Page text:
Pier 21 and the Maritime museum

Halifax Travel Blog

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building the set for the film 'sea wolf'

After two days on the trot getting sun burnt, I decided to do something indoors. I headed back into Halifax to see Pier 21. This is an old wharf building that has been used for the best part of the last century as an immigration checkpoint. It has bags of history covering the influx of migrant workers to incomming Evacuees and outgoing soldiers during the second wrold war. The layout is a little confusing at first as it isn’t designed in the traditional ‘lead you down the garden path’ style of museum. Its basically a huge room full of stuff, and you pick your own way through. Mine took me to the darkness of the janitor’s closet. After a brief struggle with my pen torch and the guide book, I was back on track.

Dinghys in the Maritime museum

I foolishly ate the remains of yesterday’s beef sandwich for lunch, and then pressed on to the Maritime museum. They had an exhibition on ‘TITANIC’ and the tour was just starting, so I joined the back. Ages ago I had been to the maritime museum in Waterford (or was it Wexford? Note to researcher: find out which it was so I don’t look like a silly prat by putting the wrong place name in my blog). In Ireland. They had a huge exhibit from the perspective of the other ‘End’ of the titanic story, how the ship was constructed and the events that transpired to lead it to its resting place. Halifax has a much more macabre association with the disaster, as this is where alot of the victims who’s remains were retreived from the water are buried.

I also found out about the Halifax Explosion.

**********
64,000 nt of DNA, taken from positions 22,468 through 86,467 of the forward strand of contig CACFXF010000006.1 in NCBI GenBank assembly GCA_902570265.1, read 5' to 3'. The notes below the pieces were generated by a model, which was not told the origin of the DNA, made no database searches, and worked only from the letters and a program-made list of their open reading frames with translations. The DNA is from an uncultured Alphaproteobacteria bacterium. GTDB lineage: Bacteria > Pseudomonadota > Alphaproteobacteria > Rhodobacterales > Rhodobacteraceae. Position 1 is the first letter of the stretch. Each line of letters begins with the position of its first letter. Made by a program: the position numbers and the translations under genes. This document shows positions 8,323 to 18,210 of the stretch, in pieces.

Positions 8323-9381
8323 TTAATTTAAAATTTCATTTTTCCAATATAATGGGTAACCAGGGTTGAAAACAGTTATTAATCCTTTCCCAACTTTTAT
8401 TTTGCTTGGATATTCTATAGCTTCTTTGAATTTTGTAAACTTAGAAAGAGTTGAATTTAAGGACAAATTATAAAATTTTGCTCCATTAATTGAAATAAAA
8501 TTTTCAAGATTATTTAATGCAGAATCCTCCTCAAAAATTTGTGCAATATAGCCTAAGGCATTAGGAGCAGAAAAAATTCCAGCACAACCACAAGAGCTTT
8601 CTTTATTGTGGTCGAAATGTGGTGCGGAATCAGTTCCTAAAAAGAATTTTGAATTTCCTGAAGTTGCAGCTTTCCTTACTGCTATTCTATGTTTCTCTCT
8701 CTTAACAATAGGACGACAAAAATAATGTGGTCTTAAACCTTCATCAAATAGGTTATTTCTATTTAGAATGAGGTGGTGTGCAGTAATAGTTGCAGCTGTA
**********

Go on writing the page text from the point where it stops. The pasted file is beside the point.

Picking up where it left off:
Halifax harbour
Alegedly the biggest manmade explosion of its time, world wide, until the bomb that fell on Hiroshima. Here is a description I found:

A French ship, the Mont Blanc, loaded with 2500 tonnes of explosives collided with another ship, the Imo, close to the staging area (where troops and supplies are loaded). It is thought that this collision led to chemicals such as Benzol, which is highly explosive, leaking from it's containers. The crew certainly believed themselves to be in a position of great danger as they abandoned ship almost immediately after the Mont Blanc had collided with the Imo. Unmanned the Mont Blanc floated slowly towards the pier, where a group of bystanders gathered to watch the ship: not realising that it was unmanned and leaking explosives.

Upon hitting the pier the explosives on board the Mont Blanc ignited and there was a tremendous explosion as the ships cargo exploded. The blast killed over 1500 people instantly, with at least another 500 dying from wounds inflicted by the disaster. 2 square miles of land near the Halifax port were flattened and many civilians suffered from burns, blindness and other ailments as a result of the explosion.

Yikes. Then I heard they got a massive snow storm the next day.

I got heaps of pictures, and saw tonnes of cool artifacts. It had started to rain when I left the museum, so I ducked into a cafe and wrote postcards. The weather is turning bad here for the next few days, so I might have to go whale watching elsewhere on a later date.


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building the set for the film sea…
building the set for the film 'se…
Dinghys in the Maritime museum
Dinghys in the Maritime museum
Halifax harbour
Halifax harbour
photo by: frankcanfly